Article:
Today we cleaned out my overgrown garden in preparation for Spring planting. We put the weeds and plants in the orchard to compost and feed the chickens. The chickens really loved this. It was a big chicken party - their feathers were all in a fluff.
It continues to be too wet too get tractors in the fields. We are sure glad we put all our rows in and readied our fields in December before it turned into a rain forest. Now we just need a bit of clear weather in April to plant cotton.
Sadly, Marigold didn't make it. She was an escape artist and had gotten out of the pasture before she got sick. We think she probably ate something she shouldn't have.
We planted red and russet potatoes today - the easy way. We layed down cardboard boxes. Cut the potatoes into sections and put them on the cardboard. Each section had at least two eyes. The potatoes were ones that were going a bit soft and sprouty from the pantry.
Next we covered them with barley hay about 4 inches thick. Any hay will do except bermuda hay because bermuda is the arch enemy of the garden.
We watered it in and will keep the hay moist. Now, we just sit back and wait for the plants to grow through the straw and die. Then we just harvest our clean fresh, potatoes by removing the straw which then becomes compost.
We also ran some chicken wire around the garden to keep out the sneaky hens. I think barley hay would just be too much fun for them to resist.
I am trying to do a little bit every day in the garden so as not too be exhausted and overwhelmed.
It is so hot here that herbs do not survive the summer. I do like to cook with fresh herbs - especially in the summer. So the newest garden experiment is an indoor decorative herb garden. I have parsley, cilantro, thyme, basil, and stevia and I will soon add oregano.
They make the room smell earthy and it adds a refreshing feel. So far the plants seem happy in this south facing window. Time will tell. As an added note, watering the herbs with water drained from the sprout jar gives them a bit of a boost.
Today I canned 8 pints of tomato sauce from these tomatoes that slowly ripened in the dark closet. I had picked them green before the first freeze. They aren't as tasty as vine ripened but they are way better than store bought. There is still about as many ripening in the closet. The secret is to keep them in a dark cool place.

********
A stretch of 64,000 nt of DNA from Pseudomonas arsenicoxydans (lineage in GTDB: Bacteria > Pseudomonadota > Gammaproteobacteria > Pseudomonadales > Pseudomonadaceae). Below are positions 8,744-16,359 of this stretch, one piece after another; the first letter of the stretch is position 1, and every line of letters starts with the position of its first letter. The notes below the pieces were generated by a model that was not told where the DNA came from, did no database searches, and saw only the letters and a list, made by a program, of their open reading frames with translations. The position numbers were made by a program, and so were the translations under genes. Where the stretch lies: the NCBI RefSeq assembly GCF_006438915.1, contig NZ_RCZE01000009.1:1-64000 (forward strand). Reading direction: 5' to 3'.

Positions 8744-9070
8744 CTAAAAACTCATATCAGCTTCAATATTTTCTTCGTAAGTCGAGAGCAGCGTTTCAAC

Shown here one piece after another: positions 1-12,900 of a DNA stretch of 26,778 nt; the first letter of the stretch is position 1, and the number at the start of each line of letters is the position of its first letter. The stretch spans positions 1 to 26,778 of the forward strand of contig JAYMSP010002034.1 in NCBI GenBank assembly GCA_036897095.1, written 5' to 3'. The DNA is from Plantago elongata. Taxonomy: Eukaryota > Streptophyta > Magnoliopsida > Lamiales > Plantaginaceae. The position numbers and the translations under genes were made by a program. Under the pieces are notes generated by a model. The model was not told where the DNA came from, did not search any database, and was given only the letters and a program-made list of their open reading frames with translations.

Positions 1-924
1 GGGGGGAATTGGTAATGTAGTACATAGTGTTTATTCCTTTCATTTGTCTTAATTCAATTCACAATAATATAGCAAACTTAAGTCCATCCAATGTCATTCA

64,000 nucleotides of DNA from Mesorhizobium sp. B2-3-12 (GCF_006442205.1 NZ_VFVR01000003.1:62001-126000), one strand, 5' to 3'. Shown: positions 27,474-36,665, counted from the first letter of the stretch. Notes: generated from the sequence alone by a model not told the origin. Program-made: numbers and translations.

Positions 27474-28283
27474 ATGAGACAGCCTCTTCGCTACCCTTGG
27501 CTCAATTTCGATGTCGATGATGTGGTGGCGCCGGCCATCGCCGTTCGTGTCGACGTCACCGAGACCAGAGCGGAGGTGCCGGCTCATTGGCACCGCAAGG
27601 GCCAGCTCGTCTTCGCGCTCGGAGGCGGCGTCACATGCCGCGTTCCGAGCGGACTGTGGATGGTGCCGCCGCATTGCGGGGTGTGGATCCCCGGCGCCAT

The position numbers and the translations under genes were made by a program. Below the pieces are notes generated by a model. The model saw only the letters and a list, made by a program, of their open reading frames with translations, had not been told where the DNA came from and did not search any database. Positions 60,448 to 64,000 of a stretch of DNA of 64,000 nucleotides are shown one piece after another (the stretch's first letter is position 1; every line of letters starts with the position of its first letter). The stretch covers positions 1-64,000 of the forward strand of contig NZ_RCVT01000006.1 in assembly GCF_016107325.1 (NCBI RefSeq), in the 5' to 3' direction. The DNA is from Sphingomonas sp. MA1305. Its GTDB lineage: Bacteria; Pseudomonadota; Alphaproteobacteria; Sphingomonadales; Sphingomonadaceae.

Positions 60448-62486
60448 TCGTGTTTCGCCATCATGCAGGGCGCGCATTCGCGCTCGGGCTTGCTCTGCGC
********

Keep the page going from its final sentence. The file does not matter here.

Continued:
I plan to start this summer's crop in a week or so indoors from seed. I plan to put them out a month early with cover and hopefully beat the heat this year.
My little buddy keeps herself busy while Momma cans tomatoes...
The children are exhausted little popsicles from washing their steers (28 degrees this am) and showing at a SAILA show all day. The boys are gone again before dawn to shoot state archery.
Our girl is the one you can't see because she is shorter than her giant steer.
Our oldest is waiting to go into the ring and is a smart boy because he realizes that sometimes ranch women have a lot of wisdom.
When I got home from the show I wanted to curl up on the couch and be warm, but I instead compulsively picked my green but not yet ruined tomatoes tonight by the headlights of the truck. Hopefully, they will ripen in the house but a bunch will be canned for green tomato salsa.
I am not obsessed with tomatoes. Really, I am not!
Meanwhile, back at the ranch, brother Dan ran the CATS shotgun practice and Papa kept an eye on the farm. We finished plowing down yesterday and began listing (making rows) for next year's crop today.
These Early Girls were transplanted to the garden in August in hope of a second crop of tomatoes.
They are loaded with green tomatoes and hopefully will survive the cold nights until they are ready to be made into some Christmas salsa. We have diligently been covering them with a tarp every night. Our July tomato harvest was dismal as it was just too hot this year.
Broccoli is also abundant and delicious right now...
The hens are still laying lots of wonderful eggs and since they are happy hens the kids can lick the beaters after making lots of pumpkin cakes...